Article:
As for ClearType, in VGA, I’m not exactly sure what you’re asking… On the Pocket PC, there isn’t a system wide font size setting. Each application has its own settings. For example, in Microsoft Reader, there are 6 different font sizes that you can choose from. But in Pocket Word there are only 5.

    I was referring to a ‘zoom’ feature within the applications, independent from any document font setting. Kind of like the zoom feature in MS Word. For example, Documents To Go has 16 font sizes ranging from 8 to 72, but you can also set the zoom to small, medium, or large without changing the actual fonts. WordSmith is similar in that you can pick any font size from 4 to 127, but still pick a “display” size which does not mess with the document font settings.

  11. drchow:

    I don’t have access to an e740 to verify that the sync connectors are the same, but I did go to the Toshiba site and saw that the optional USB sync/charge cables for each have different part numbers.

    So, it looks like upgrading to this PPC will require that you replace all the accessories.

  12. That was one of the most intense and complete reviews I have ever read anywhere. Kudos to you for the amazing job, screengrabs and all. I’m blown away.

    I was actually debating on getting the Toshiba or the new Clie TH55. In the end I went with the Clie the same reason I chose OS X over XP, just sheer simplicity. But that screen makes me drool. 🙂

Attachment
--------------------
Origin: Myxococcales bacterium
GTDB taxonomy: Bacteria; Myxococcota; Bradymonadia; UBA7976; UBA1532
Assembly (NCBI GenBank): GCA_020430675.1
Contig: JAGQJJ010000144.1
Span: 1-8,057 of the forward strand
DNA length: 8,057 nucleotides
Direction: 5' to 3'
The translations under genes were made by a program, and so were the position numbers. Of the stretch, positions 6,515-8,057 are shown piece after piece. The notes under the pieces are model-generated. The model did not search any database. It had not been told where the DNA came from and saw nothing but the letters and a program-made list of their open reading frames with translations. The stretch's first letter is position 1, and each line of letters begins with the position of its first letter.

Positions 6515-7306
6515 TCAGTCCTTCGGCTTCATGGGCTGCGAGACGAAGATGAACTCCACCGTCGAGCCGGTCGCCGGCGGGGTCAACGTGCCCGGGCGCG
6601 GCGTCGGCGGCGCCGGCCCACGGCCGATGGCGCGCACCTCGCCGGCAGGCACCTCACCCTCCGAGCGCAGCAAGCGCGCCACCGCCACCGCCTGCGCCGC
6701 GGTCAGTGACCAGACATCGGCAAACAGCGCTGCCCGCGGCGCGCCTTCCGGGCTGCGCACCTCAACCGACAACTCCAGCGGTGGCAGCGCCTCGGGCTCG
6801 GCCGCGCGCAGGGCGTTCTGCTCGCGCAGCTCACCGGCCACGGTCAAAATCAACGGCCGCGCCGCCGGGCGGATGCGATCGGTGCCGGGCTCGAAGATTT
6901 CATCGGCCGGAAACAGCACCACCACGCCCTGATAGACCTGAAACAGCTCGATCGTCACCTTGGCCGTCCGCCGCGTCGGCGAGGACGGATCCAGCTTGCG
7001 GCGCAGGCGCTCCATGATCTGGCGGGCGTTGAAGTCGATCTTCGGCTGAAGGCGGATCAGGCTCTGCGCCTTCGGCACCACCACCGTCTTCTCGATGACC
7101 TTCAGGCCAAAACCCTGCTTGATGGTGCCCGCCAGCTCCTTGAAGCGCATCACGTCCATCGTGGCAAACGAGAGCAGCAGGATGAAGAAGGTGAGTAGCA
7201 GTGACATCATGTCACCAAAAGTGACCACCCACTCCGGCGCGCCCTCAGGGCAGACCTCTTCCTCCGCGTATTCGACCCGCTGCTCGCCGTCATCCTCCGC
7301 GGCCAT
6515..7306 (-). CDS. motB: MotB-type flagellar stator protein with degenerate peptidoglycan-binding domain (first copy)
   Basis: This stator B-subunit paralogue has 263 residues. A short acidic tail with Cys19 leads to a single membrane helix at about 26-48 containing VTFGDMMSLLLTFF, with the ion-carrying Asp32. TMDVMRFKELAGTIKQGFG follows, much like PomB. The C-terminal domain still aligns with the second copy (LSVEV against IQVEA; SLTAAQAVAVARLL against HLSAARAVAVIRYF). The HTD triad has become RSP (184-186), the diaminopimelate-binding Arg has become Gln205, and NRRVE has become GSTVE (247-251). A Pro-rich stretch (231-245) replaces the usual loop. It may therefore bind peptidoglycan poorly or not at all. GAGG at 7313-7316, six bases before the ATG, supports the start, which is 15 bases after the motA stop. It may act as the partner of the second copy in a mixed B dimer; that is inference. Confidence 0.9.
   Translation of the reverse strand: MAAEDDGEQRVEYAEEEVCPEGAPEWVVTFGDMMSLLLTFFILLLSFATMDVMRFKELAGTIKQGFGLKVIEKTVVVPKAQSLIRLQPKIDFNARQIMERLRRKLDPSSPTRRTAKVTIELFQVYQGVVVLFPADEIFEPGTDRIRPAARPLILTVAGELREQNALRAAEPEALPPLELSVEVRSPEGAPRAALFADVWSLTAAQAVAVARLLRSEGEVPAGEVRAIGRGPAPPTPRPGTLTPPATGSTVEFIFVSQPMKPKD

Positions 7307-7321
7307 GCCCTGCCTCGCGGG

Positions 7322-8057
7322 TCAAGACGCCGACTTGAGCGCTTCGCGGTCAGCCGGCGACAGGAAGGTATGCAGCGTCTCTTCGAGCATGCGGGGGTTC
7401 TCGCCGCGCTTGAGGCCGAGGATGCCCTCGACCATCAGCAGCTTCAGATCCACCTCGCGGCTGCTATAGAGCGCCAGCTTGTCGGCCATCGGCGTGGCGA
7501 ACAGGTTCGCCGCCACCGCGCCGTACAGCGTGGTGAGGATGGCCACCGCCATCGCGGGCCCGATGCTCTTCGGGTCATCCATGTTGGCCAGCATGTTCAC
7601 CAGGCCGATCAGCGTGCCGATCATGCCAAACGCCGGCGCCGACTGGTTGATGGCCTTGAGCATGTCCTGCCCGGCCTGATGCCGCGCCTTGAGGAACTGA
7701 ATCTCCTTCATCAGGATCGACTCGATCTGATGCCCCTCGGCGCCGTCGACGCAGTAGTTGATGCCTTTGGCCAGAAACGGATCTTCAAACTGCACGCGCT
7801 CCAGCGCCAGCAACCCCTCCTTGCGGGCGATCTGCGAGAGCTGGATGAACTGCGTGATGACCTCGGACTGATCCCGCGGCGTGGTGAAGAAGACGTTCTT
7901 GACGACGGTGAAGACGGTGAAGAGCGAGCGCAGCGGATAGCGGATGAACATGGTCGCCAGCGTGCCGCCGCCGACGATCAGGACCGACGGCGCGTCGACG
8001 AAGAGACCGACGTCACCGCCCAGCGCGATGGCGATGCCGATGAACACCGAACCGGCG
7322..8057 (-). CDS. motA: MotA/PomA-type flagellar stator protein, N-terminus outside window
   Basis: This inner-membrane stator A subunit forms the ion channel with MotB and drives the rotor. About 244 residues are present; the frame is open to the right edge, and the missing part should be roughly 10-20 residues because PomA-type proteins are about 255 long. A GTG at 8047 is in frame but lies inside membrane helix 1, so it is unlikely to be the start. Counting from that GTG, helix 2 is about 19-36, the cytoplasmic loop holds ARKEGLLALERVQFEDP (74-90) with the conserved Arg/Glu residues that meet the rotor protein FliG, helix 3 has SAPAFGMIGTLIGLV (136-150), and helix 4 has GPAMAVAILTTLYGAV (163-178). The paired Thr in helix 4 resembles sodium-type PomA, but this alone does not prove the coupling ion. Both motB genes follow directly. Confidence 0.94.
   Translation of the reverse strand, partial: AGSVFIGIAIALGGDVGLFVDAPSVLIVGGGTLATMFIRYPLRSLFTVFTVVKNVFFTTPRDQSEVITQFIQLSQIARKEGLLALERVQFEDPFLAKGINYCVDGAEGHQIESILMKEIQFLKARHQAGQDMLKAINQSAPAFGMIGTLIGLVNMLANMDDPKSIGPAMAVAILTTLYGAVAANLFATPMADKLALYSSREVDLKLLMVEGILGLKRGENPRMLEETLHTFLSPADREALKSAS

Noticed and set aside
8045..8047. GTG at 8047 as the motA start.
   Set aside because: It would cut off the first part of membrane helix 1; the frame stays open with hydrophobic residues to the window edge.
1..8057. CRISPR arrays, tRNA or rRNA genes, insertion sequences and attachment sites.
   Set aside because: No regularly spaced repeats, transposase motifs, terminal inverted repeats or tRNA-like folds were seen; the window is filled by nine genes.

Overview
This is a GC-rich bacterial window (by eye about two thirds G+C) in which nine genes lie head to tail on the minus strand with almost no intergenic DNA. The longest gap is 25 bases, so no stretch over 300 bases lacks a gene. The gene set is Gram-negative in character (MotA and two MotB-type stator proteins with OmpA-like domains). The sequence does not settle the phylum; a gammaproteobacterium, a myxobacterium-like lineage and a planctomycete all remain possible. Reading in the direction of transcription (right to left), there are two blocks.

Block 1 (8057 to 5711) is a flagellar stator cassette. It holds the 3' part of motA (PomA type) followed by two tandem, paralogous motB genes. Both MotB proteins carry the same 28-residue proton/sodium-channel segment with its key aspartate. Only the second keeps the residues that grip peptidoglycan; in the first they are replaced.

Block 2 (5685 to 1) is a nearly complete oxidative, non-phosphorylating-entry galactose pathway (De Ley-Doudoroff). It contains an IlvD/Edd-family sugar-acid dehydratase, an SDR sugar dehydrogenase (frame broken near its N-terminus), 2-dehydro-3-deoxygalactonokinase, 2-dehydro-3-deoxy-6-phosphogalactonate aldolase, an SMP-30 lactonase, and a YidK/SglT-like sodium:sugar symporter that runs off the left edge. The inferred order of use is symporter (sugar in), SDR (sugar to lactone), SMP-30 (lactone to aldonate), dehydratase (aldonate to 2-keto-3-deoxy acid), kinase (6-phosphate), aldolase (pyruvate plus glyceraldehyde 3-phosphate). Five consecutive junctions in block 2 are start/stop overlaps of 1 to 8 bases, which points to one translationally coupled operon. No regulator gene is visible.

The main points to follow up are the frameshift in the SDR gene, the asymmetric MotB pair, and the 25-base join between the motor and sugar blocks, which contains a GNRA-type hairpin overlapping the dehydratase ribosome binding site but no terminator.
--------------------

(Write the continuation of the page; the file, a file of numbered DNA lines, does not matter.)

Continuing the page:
13. I just replaced an IPAQ 4355 with the e800. The e800 is a vast improvement due to its beautiful, bright and relatively large sized display and generally good hardware design.
    The minuses are: no integral Bluetooth ( We purchased a SD Bluetooth card, but it is a real pain. The card sticks out and is frequently ejected by accident and the software is unreliable), it should be possible to change to the heavy duty battery without also requiring a new back ( more expensive and changes the overall size of the computer); an essential component, the USB host cable is still unavailable, and the Toshiba 12 VDC power cable uses the USB connection with the result that it cannot concurrently be used for USB functions. (There are third party cables that use a barrel connector.)
    Overall, by far the best of the curent PDAs.

  14. How does the E800 compare to the Asus 716? The one with intergrated WiFi and bluetooth.

    I’m curious benchmark wise?